Thursday, May 18, 2017

Why I'm Not Running for House of Delegates

Uncontested is no way to go through life

A professionally edited version appeared in the Washington Post

For the second election cycle in a row, it appears my Virginia House delegate will enter a general election uncontested, as did my state senator in 2015. With filings for independent candidates due June 13, I had considered but decided against a House of Delegates run. And it's bugging the hell out of me that I came to this decision.

First, 90-plus days in Richmond each year isn't very conducive to family life. I know that 140 members do it now; God love 'em. Second, House of Delegate pay is $17,640 a year: you need a secondary, noncontinuous source of income; it's impossible to hold a work-a-day job and a seat in the General Assembly. Lastly, running as a rookie independent holds little-to-no chance of winning: my district leans strongly leans towards one party and is represented by a four-term incumbent with almost $250,000 cash on hand.

And here's what really bugs me: I have the gumption to make a difference and some good ideas (at least I think so) to make Virginia better for all its residents. But I'm at a severe competitive disadvantage in putting them to the test on the political stage.

How do we make these elections more competitive? For starters, we need to pay General Assembly members a salary that will attract a more diverse set of candidates – candidates that don't have to rely on their own fortunes who then become legislators tempted to enrich themselves. Oh, I'm sure I'll hear grumbling about "career politicians" on this point. But voters have a tool to limit terms: it's called a ballot. And General Assembly members will grumble, too, as their tenure becomes uncertain with a more competitive political landscape. We also need to overhaul a codified electoral system that favors the continued dominance of the two major parties.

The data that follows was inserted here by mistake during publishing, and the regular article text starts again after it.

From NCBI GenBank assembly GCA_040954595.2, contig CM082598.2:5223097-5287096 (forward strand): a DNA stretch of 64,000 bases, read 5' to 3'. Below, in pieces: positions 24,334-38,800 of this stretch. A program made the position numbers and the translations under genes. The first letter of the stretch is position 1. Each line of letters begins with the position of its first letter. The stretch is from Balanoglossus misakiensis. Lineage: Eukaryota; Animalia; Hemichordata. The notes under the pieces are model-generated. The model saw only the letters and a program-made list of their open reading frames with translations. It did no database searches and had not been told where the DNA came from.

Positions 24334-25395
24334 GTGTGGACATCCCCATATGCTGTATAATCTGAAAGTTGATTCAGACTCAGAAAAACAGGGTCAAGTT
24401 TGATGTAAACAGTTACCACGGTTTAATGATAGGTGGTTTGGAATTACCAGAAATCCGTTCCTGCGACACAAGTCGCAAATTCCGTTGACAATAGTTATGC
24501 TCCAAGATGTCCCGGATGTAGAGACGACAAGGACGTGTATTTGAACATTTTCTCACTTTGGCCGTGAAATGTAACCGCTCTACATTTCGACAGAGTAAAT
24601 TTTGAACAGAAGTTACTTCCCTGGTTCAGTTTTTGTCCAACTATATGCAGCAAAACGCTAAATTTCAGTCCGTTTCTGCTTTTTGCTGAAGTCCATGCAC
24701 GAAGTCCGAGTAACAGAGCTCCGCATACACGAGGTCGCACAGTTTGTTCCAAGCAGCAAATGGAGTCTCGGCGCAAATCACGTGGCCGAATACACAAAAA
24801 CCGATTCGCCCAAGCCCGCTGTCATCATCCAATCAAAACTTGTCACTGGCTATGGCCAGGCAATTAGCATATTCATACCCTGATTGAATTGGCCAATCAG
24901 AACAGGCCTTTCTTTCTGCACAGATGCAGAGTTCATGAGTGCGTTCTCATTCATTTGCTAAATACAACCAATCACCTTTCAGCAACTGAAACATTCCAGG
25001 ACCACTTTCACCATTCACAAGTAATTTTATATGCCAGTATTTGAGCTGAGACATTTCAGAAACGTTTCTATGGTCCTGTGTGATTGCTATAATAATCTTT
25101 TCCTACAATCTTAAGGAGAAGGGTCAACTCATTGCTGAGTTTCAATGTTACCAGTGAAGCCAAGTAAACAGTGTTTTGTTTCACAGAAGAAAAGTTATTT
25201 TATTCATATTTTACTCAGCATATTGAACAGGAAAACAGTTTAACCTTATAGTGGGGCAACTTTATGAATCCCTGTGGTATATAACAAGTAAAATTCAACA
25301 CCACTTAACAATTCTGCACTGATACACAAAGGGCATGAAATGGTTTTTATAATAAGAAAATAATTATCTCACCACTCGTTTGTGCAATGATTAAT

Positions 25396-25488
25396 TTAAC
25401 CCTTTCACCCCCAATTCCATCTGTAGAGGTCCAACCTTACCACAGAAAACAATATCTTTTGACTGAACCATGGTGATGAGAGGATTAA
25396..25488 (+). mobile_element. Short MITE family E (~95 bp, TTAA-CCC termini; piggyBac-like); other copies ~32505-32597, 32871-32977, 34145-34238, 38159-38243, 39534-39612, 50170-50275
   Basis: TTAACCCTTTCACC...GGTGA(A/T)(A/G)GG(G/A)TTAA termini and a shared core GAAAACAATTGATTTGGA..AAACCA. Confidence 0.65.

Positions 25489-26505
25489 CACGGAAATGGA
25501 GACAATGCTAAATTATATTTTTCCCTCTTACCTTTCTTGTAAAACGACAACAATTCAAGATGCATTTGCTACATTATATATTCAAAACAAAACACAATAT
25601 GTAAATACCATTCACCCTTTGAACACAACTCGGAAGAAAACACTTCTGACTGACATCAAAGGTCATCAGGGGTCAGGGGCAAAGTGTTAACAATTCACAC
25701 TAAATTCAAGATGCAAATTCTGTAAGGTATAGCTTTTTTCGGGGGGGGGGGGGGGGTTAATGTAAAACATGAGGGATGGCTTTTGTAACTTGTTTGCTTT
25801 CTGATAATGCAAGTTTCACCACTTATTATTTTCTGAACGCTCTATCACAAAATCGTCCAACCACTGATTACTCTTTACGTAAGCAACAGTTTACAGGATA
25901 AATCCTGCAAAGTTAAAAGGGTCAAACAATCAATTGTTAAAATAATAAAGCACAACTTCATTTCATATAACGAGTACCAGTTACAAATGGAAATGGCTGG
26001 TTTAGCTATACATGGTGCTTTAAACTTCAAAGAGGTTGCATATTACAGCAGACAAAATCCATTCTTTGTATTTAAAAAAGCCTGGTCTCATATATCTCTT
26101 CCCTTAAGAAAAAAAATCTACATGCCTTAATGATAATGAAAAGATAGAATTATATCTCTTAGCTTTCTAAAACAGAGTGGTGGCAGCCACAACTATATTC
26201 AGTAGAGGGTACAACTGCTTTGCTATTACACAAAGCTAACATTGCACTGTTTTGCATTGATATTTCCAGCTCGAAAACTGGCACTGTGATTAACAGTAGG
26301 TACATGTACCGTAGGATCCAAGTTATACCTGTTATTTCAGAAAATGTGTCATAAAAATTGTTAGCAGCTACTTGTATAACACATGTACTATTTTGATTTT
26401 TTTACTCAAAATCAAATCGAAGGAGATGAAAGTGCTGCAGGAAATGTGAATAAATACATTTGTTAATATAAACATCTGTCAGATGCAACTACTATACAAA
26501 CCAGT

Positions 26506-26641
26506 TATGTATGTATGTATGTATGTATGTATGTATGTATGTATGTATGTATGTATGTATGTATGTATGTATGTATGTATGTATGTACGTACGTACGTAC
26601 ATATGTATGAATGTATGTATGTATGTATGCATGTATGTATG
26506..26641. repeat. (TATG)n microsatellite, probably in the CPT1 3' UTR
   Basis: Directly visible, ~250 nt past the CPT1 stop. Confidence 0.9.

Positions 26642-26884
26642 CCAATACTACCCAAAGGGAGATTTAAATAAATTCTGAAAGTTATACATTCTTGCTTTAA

To make the Commonwealth a better place to live and work, we need emphasis on business growth rather than business entrenchment. We can reduce occupational licensing requirements to open up the door to new entrepreneurs and workers. We can bar salary history from employment applications to promote pay equity, render all noncompete agreements unenforceable to increase competition, and make parole dependent on completion of education or training to reduce recidivism.

We can make Virginia friendlier for consumers by eliminating the ineffective annual vehicle safety inspection program, ending barriers to entry to new internet providers and car retailers, and getting out of the alcoholic beverage distribution and retail business.

We need to overhaul an income tax system that was built for the 1920s, not the 2020s. We need to eliminate all tax expenditures that provide favor and advantage. And we must maintain our roads with the knowledge that the gas tax provides only 25 percent of the revenue that's needed.

Maybe this can be a project for me when the kids move out. But for now, I'm hoping that someone in different circumstances with good, dynamic ideas will step up. Virginia is a pretty terrific place to live. We can do even better.